While it's become quite common to think about adding social media to existing marketing programs, there is an all common trend among those organizations that decide to join the conversation: we're on Facebook and Twitter, we've got blogs, a Flickr account, and have started a YouTube channel, now what?
How about we hit the pause button and look at some areas of impact on your strategy?
Maybe you set out with an objective and quantifiable goals for your marketing plan and aligned social media to those, then found that it's taking you in a new direction. Or perhaps you've been testing the waters on some of the social networks, figured out that's all you can do, and moved on, abandoning those outposts.
Consider these 7 areas of impact to get back on track:
(1.) Changes in the competitive landscape
This is something that should be part of your overall business strategy, and perhaps it's been a while since you last considered where your business is eroding.
Are there new entrants you should be keeping an eye on? Have they had a better start in social than you're having? What's your share of conversation? Is the sentiment good, bad, or indifferent?
(2.) Customer attrition rates
Another common pitfall is losing sight of the customer mix. Many businesses have been focused for so long on new customer acquisition that they lost sight of customer attrition rates.
When defections accelerate, you have a harder time keeping up with new logos enrollment, and that is far costlier. Social media lends itself to retention efforts.
(3.) Lack of focus
Let's face it, no business has enough resources to do it all these days, nor you should attempt to. When you have a dollar to spend, you want to make that a good investment.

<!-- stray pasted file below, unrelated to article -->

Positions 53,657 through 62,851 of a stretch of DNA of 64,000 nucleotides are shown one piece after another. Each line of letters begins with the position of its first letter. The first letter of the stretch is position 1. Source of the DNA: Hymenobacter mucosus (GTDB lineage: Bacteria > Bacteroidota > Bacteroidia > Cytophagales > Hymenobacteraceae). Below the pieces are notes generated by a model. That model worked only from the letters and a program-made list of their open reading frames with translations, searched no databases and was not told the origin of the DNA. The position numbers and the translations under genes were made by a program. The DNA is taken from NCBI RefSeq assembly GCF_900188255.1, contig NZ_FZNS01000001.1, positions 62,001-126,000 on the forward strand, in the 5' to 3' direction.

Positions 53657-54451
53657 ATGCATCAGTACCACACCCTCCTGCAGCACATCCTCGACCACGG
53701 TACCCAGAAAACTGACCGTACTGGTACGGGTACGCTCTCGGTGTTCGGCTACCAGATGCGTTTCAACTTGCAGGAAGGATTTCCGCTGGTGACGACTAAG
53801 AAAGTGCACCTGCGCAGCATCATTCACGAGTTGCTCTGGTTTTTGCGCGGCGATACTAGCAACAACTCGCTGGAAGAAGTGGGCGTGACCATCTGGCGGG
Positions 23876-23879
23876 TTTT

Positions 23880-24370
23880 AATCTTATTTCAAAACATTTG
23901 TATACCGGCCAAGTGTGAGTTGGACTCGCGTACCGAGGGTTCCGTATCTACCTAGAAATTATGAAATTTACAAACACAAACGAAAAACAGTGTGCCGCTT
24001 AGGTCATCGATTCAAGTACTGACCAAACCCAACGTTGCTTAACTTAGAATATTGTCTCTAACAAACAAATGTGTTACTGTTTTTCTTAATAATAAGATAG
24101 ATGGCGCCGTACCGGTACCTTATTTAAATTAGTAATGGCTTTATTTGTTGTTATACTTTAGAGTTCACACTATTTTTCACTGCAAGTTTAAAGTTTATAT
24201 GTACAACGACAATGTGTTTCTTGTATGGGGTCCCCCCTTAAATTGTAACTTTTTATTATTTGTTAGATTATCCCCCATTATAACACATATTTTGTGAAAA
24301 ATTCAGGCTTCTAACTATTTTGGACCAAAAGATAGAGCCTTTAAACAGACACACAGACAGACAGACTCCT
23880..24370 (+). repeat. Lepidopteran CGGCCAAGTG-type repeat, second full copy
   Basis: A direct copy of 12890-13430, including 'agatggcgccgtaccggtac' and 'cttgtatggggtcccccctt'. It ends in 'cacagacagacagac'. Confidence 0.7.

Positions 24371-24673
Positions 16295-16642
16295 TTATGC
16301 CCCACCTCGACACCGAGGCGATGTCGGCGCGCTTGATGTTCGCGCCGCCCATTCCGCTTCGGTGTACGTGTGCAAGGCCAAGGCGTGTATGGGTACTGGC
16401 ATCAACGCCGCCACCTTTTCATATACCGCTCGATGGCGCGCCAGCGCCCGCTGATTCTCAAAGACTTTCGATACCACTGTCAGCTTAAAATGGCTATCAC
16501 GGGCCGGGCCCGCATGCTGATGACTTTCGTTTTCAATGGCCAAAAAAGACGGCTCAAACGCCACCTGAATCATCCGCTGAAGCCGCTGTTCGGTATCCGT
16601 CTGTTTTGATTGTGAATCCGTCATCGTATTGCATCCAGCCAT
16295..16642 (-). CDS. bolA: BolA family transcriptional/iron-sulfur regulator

Chasing too many goals or trying to support too many brands dilutes that investment -- and the much anticipated results from it. If you were to choose one thing to do first, what would that be?
(4.) Lack of vision
This is very much related and possibly the cause of lack of focus. You may be so mired in the day to day operations of the business that you haven't taken the time to think big in a while.
With changes in competitive landscape and customer mix possibly looming on the horizon, does it make sense to rethink your role in the ecosystem?
(5.) Product problem denial
Maybe you've been pressured to launch in market before the product was completely baked. That is happening more frequently due to competitive pressure.
Or perhaps your service is in real need for a reality check and an overhaul. There are many factors that impact service: employee turn over, company culture, bad supply chain. Is it time to face the music and fix the problem?
(6.) Internal goal misalignment
Businesses can be pretty siloed internally. The sales group may be on a compensation plan that screams new logos, while the general manager is worrying about customer retention from poor service and reputation.
The marketing group is pulled in different directions, and nobody knows what's going on one floor away.
(7.) Unknown channel issues
Times have definitely changed. Both a contracting economy and increase in useful filters in the public domain have accelerated the pressure on businesses.
On one hand you need to be leaner than you've ever been, while beating your competitors, on the other, you hardly have any time to address a product sourcing issue before potentially damaging information goes viral.
Are you taking into consideration the reputation and issues of your channel and partners closely enough?
Yes, there are many things you can do to optimize a social media strategy and get incrementally better results. The businesses that take the time to address potential pitfalls are those that emerge as leaders.
[updated from archives]
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